Cannabis & Job Creation
A commonly stated benefit of legalizing cannabis is job creation and there has been increased hype about this since the COVID-19 pandemic. Cannabis is one of the few industries that seems to be pandemic proof. Dispensaries were deemed essential businesses and while massive job loss was reported across many sectors of the economy, cannabis sales actually increased and dispensaries were frequently hiring during the pandemic.
Cannabis media company and website, Leafly, published a report earlier this year that states the US cannabis industry now employs more than 320,000 full-time employees. According to the report, cannabis sales rose more than 70% in 2020 and job growth doubled compared to 2019. Certainly, the cannabis industry holds great promise as a means of job creation especially as the economy enters its recovery period following the pandemic. In the coming years, we will start to see the true value of these jobs. Are they positions people want to hold long-term? Do they offer opportunities for advancement? Or are they McJobs*?
Labor unions, such as The Retail, Wholesale, and Department Store Union (RWDSU) are working hard to ensure cannabis jobs are not McJobs. Unions are able to protect workers and guarantee favorable wages and benefits for employees working in dispensaries and elsewhere in the industry. Many states require or incentivize that companies applying for licenses to sell medical or recreational cannabis enter into labor peace agreements with a union. This greatly increases the chances of unionization. As a result, a lot of jobs in the cannabis industry are unionized. From the employee perspective, this is generally a good thing because this means higher wages and reasonable benefits. From the employer perspective, this means you overpay people with no experience and pay for their entire family’s healthcare.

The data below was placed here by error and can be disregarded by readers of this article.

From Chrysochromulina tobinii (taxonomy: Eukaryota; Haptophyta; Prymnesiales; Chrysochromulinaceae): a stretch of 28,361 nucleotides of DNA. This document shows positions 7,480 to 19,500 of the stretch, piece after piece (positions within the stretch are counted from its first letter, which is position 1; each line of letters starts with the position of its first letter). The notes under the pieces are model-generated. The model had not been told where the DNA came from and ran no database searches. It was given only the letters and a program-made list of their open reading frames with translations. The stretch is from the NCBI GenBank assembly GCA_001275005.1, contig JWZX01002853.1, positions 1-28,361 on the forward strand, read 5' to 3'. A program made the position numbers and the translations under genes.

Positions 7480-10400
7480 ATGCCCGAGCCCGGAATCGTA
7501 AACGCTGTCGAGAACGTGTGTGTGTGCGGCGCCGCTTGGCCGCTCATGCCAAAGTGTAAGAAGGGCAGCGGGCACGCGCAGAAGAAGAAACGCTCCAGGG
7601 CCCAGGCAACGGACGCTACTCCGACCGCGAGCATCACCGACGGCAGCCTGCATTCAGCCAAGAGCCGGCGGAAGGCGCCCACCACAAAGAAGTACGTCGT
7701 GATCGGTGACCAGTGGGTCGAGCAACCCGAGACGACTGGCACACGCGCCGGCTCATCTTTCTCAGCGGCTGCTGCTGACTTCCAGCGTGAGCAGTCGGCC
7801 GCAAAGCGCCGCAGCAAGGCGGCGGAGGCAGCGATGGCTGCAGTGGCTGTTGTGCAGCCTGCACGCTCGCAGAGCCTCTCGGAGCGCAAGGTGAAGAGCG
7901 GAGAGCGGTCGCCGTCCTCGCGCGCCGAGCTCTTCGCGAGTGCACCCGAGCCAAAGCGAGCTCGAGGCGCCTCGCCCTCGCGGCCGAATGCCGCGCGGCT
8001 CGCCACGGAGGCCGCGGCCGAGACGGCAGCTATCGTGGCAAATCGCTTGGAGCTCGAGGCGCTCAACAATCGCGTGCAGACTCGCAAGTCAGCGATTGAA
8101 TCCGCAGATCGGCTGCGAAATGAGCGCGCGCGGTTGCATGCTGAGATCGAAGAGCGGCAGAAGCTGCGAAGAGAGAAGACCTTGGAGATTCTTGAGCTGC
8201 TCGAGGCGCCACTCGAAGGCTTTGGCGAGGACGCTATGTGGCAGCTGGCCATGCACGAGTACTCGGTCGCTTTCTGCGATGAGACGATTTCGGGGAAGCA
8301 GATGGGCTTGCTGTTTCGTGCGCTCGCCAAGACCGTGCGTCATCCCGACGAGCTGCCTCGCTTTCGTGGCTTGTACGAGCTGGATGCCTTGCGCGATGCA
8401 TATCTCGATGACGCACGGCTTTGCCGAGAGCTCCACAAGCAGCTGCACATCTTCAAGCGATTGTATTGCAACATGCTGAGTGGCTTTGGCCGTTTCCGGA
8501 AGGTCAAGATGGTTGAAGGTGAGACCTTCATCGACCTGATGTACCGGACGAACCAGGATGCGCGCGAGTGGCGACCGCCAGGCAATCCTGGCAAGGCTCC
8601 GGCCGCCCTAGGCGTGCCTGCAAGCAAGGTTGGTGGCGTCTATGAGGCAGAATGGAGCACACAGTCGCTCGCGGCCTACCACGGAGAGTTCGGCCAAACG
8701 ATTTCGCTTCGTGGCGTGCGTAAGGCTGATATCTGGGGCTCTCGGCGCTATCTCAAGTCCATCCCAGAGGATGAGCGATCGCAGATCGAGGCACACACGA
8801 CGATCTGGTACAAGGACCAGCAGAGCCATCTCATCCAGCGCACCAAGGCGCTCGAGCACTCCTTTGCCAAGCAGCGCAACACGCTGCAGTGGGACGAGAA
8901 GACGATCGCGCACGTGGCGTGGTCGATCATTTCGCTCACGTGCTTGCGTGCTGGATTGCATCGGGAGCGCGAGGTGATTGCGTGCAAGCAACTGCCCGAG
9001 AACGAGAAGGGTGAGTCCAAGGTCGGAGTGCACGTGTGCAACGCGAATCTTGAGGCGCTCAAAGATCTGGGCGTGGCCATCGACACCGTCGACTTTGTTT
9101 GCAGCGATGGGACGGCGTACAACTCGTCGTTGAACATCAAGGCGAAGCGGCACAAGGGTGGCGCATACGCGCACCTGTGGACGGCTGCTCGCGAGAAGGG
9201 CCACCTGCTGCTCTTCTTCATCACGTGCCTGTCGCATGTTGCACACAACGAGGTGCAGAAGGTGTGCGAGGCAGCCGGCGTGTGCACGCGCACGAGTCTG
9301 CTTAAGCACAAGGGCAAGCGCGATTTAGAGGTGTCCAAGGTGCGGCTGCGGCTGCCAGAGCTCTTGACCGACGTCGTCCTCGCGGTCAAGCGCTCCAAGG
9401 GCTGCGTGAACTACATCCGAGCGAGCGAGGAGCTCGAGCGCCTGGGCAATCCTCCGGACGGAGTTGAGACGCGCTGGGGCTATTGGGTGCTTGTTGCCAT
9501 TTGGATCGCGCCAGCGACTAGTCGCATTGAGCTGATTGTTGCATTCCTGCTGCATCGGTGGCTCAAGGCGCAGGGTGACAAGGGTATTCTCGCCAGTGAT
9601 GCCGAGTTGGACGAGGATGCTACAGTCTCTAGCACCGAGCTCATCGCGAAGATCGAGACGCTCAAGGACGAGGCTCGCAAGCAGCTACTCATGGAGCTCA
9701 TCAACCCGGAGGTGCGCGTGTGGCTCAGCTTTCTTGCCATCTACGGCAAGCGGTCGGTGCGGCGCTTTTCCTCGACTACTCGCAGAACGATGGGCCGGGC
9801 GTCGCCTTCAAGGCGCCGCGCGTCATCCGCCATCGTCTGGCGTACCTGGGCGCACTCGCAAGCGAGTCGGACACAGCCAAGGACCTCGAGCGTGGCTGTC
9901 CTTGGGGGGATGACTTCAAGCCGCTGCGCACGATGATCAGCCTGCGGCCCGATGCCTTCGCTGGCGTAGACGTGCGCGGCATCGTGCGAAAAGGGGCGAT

*Footnote: McJob (noun): a low paid job with few prospects
How to Find a Job in the Cannabis Industry?
Are you interested in working in the cannabis industry? If so, we don’t blame you! Cannabis is an interesting growth industry that has many unique and evolving opportunities. Some jobs in the industry are unique to cannabis, while others are very similar to jobs seen in other settings such as marketing & sales, security, HR, accounting, and managerial roles.
The simplest way to find a job in the cannabis industry is to not change roles, and just go work for a cannabis company. As stated above, many of the jobs in the cannabis industry are similar to jobs in other industries. If you’re interested in working in the cannabis industry, the easiest way to do so is to search for positions that are similar to (or exactly the same as) your current role. If you don’t know where to look, do a quick internet search to find cannabis companies operating in your city or region. Most companies will have a careers page where you can search for jobs by location and keywords.
If there aren’t any postings related to your current role, take a look at what skills and experience you have. Some of your skills and experiences are surely translatable to the cannabis industry! Remember that dispensaries are not the only facilities offering jobs in the cannabis space! There is a lot of operational support needed at many stages throughout the supply chain. Growing, processing, transporting, manufacturing, and testing cannabis products requires a lot of work. Those with science backgrounds can get involved in research & development, formulation work, or product testing. There are also many ancillary businesses that don’t deal directly with cannabis but support the industry in other ways. The best way to find out about these types of companies is to read about the industry and network as much as possible. Reading CannaBuff magazine is a good place to start, too!
If your ultimate goal is to work inside a dispensary, two things that a lot of companies look for in applicants are (1) customer service and (2) experience in a retail setting. You don’t necessarily need to have paid work experience in a retail setting, but if you have any experience dealing with customers I definitely suggest making that a focal point of your application and/or interview.
As is important with all jobs, networking is a major key to landing a job in the cannabis industry. Before applying try to talk to people in similar roles and figure out why you may be a good fit. If you don’t know anyone working in the industry we love to make introductions (email firstname.lastname@example.org).